Strange things happen on the Internet all the time. The art of RickRolling was -- and for some, still is -- one of them, whereby for a short period of time it became vogue to trick people into visiting Rick Astley's "Never Gonna Give You Up" video on YouTube. Even more strange than RickRolling becoming a thing is the fact that AVG Technologies managed to convince YouTube to pull the popular video yesterday.
Government bureaucrats have a reputation for being stodgy and without a sense of humor. Well, the aid tasked with running the @whitehouse Twitter account might have just proved that wrong. The White House just Rickrolled a user that complained about the entertainment value of recent Obama briefings. Take that!
We imagine getting Rickrolled would be just as annoying today as it ever was, only we wouldn't know because hardly anyone is lame enough to keep this prank going. But hey, if you do happen to fraternize with idiots who still get a kick out of Rickrolling, there's a new Firefox add-on that may help.
At this point, we can't even call it fashionably late to the party, it's just plain late. But whatever, "RickRemoval" version 1.0 promises to thwart Rickrolling attempts by cross-referencing every site you visit against a database of over 200 known Rickroll pages.
There's also a second layer of protection applied to YouTube destinations. The add-on scours the video page looking for any suspicious keywords, and if it finds too many warning signs, it won't load the page.
Sound like something you need? Then find a new group of friends. Barring that, you can grab the add-on here.
Rick Astley may never give you up, but that didn't stop YouTube from giving up on the 80s pop star. We're not sure exactly when it happened, but the video sharing site has pulled the plug on the original 'Rickroll' video, the one that recorded over 30 million views, nearly all of which were unintended.
So why did YouTube take the video down?
That's all YouTube and Google are so far willing to say on the matter. Nevertheless, don't let the take down give you a false sense of security. There are still plenty other videos of Rick Astley's "Never Gonna Give You Up" floating about on YouTube, as well as the rest of the Internet.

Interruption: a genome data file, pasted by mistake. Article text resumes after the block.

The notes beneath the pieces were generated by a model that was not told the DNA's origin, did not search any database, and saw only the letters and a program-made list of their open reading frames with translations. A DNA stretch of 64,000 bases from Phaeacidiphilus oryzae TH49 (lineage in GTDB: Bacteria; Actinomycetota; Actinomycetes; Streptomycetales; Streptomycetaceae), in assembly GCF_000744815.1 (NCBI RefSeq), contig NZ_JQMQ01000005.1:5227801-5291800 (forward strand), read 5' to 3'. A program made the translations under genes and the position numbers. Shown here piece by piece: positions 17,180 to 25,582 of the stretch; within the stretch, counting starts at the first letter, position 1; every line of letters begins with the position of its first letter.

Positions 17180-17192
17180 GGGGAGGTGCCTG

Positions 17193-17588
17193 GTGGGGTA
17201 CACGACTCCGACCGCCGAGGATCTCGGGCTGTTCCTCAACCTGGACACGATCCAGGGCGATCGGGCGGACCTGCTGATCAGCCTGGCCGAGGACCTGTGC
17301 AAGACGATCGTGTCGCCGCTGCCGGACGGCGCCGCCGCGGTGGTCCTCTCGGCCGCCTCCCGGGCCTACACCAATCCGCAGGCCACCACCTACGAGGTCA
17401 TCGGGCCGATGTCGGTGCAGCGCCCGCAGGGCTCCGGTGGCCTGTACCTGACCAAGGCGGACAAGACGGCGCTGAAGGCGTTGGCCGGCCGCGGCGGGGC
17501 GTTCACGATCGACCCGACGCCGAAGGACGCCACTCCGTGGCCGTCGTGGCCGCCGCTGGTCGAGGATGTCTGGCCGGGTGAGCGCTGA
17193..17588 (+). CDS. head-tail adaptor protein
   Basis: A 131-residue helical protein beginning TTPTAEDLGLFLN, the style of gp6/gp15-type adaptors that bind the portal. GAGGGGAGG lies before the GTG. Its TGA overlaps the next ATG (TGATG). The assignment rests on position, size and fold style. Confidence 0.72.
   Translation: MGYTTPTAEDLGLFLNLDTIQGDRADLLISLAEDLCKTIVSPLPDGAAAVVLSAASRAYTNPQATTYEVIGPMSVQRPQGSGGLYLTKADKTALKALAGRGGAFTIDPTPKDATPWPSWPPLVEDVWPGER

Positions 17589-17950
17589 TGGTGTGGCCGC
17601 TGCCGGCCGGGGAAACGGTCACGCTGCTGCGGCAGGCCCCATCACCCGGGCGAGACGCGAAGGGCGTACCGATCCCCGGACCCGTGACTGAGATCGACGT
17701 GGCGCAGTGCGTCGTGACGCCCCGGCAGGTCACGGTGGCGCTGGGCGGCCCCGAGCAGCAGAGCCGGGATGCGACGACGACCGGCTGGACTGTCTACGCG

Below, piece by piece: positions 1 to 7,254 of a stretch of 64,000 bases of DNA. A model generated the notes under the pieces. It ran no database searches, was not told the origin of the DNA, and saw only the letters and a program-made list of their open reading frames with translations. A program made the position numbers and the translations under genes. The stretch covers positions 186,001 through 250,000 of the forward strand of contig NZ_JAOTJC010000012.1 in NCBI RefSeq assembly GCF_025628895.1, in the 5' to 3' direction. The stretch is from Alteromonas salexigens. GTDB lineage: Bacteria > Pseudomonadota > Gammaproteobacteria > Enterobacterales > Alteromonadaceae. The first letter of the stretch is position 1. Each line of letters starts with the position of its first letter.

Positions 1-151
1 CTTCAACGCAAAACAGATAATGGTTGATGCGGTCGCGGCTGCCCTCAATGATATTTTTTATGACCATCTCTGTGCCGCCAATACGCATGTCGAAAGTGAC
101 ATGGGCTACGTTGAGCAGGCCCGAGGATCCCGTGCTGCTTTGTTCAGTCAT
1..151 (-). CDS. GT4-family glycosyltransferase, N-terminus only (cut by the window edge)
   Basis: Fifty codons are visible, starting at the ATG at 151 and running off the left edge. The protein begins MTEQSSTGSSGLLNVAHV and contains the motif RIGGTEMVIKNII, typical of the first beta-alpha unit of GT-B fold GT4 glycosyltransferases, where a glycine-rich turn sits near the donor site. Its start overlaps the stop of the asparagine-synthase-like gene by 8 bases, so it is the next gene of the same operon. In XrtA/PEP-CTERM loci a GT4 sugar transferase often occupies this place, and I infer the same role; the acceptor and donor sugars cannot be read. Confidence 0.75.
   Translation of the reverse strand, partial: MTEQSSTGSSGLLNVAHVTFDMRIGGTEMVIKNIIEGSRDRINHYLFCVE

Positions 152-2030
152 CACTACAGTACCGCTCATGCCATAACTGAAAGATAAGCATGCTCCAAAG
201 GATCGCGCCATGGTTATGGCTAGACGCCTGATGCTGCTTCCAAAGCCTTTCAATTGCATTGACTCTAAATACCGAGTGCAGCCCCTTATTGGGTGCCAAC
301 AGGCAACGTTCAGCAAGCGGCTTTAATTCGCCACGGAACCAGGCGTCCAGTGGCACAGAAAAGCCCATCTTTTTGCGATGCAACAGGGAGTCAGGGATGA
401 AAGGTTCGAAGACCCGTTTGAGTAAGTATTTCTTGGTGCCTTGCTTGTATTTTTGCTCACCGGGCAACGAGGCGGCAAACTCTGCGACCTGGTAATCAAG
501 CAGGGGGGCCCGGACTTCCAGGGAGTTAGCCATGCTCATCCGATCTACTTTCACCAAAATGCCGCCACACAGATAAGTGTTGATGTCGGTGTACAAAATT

It's hard to condone the act of RickRolling, but desperate times call for desperate measures. In a recent blog post by Wi-Fi convention provider Codify, excessive BitTorrent traffic at last year's Tech.Ed conference in Australia forced them to take drastic action against anyone trying to file share. The cruel, yet effective weapon of choice was Rick Astley, and his now infamous song "Never Gonna Give You Up" .
According to Codify the problem with BitTorrent users on a public Wi-Fi network isn't bandwidth, but excessive port usage. “At this point you have to remember that we have a heap of bandwidth available. Some clients chomping through a lot of bandwidth isn’t a problem and running BitTorrent isn’t a problem per se,” saidCodify’s David Connor. Several options were considered to restrict traffic, but in the end it was determined nothing short of Rick Astley could save the day. “….we implemented certain, ahem, ‘interim countermeasures’,” wrote Connor. “We quickly built a list of all of the top torrent trackers around and got the nod from Jorke [Odolphi, Web Platform Architect Evangelist for Microsoft Australia] to add them all to the local DNS resolver and point them at a local web server containing some RickRoll scripts.”